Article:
The Labour MP announced his decision last week to seek his party's nomination to stand against his former political soulmate in the 2004 London mayoral ballot.
Mr Banks said he wanted to draw on his long record serving the people of London in local government, in both Lambeth and the Greater London Council, where he was the last chair.
'I was the person who put forward the idea of having an elected mayor for London in 1990 and I remember Ken Livingstone himself saying it would not work,' he said.
Promising to put delivery before headlines, he emphasised he wanted to repair damaged bridges in order to win more powers for the city, which he admitted would not arrive 'overnight'.
'London needs a much greater ability to raise funds within London,' he said.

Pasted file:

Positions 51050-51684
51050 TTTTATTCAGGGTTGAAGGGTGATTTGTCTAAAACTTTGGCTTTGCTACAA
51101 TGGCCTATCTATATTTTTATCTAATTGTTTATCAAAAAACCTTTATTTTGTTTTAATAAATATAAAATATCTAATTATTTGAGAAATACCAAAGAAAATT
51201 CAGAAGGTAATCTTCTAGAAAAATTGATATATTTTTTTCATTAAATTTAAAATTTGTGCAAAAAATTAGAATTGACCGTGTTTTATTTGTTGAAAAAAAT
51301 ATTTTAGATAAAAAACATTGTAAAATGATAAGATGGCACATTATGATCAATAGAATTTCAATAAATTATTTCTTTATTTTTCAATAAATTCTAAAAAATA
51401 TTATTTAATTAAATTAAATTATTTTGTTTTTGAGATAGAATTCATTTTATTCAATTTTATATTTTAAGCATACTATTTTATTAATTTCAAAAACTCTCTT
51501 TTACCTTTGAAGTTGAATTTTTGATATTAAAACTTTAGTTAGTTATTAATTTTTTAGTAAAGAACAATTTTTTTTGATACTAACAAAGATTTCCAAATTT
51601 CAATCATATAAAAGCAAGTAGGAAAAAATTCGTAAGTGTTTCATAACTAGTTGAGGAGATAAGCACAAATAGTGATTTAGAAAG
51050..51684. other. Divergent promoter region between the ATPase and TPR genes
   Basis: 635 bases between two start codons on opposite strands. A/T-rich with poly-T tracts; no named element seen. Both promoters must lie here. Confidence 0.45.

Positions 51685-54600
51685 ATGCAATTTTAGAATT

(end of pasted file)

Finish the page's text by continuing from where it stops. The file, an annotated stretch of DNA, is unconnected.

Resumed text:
But pressed if this meant it should have tax raising powers similar to the Scottish Parliament, he side stepped the question.
'There's a whole series of ideas that can be put forward that are not necessarily tax- raising powers. I'm not going to say I can only run London if I can tax London.'
He continued: 'In order to get the extra powers there has to be trust between the Greater London Authority and Whitehall. For the whole thing to work, there needed to be a period of consolidation but unfortunately that hasn't happened.'
Mr Banks said he speaks of his possible opponent 'more in sorrow than anger' and at one stage proposed him as Labour leader. But Mr Livingstone's lack of loyalty and pursuit of his own agenda has always prevented him being a truly effective politician, he argued.
Though light on detailed policy, he has an idea of the management style he wants to adopt. The office of a future mayor Banks would, he said, run London 'in a three way partnership with the boroughs and Whitehall. But it's not all just about Whitehall'.
But first he must win over the Labour Party before he can take on the mayor.